First of all, I’m not a fan of NPR National Public Radio, because their reporting does look somewhat slanted to me. Their reporters and anchors sound like a combination of both reporters and analysts and that’s not the job of reporters. The job of reporters is report on what they cover. And report the facts that come up, not make an assumption of what’s going on and report the facts that back of their case. But to actually report on what’s going on. Which is also different from not knowing anything about what you are covering, but to understand the issues you cover and report the facts that come up.
The job of analysts is to analyze what these facts mean and how they’ll effect whatever the issue is. For example a reporter would report lets say 120K jobs were created last month. And then the analyst, hopefully an economist or someone with a background in economics or business, will analyze what the jobs report means. Whether it’s a good sign for the economy or not. Or somewhere in between, what you get with NPR are reporters that have an ideological slant. People with progressive leanings who cover stories and report the facts that back up what they think about the story.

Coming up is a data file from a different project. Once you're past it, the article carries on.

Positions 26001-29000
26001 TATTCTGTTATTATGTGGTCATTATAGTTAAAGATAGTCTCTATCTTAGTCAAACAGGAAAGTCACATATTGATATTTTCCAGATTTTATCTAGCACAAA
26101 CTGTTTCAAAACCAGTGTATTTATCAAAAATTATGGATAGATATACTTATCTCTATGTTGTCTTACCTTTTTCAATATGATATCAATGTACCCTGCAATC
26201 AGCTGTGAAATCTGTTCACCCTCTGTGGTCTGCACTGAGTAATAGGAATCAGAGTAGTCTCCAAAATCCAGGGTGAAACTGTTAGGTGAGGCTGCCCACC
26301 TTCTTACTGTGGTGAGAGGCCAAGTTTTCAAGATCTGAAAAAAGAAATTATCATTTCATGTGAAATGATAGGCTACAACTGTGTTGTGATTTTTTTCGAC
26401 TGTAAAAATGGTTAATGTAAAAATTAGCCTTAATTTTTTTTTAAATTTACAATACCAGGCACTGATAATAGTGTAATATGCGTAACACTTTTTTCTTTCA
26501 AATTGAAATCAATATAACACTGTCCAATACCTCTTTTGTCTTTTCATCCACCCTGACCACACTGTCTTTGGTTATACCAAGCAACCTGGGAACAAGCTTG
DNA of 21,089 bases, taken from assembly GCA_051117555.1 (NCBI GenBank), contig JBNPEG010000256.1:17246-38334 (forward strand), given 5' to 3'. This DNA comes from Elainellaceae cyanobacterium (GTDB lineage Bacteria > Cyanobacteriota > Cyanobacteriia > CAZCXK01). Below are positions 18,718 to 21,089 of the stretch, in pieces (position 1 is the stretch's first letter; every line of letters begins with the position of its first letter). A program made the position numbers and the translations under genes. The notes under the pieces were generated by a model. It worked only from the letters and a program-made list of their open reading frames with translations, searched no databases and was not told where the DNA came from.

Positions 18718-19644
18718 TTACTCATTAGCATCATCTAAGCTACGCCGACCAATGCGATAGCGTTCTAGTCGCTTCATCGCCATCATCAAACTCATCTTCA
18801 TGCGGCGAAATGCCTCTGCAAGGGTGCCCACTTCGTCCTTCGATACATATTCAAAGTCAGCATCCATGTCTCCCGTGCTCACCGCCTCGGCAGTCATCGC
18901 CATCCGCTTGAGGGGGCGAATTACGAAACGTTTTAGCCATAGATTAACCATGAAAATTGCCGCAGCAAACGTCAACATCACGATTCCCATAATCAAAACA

I’m not saying the NPR is the Fox News of the left, because with NPR you do get a lot of factually based info. You just don’t get most or all the info many times and you get the info that backs up how Progressives feel about these issues. Where except for a few exceptions with Fox News, you get the right-wing slant and a lot of right-wing commentary. The closest thing to Fox News from the left, would be MSNBC, but their audience is not nearly as big and they do have real reporters and anchors. Whereas Fox News except for Shep Smith and Chris Wallace, you have right-wing commentators playing the role of anchors and reporters.
And Fox News has essentially become the official mouthpiece of the Republican Party and right-wingers in America. But the difference being that Fox News is a private organization funded through advertising and the private sector. Whereas NPR is funded through tax revenue. If NPR wants to be a progressive mouthpiece when it comes to politics and current affairs and other issues they see as important, then they should be allowed to do that, but they should have to fund their own operations and business. Instead of taxpayers being forced to subsidize their progressive voice. And then we’ll truly see how much support there is out there for this type of media coverage.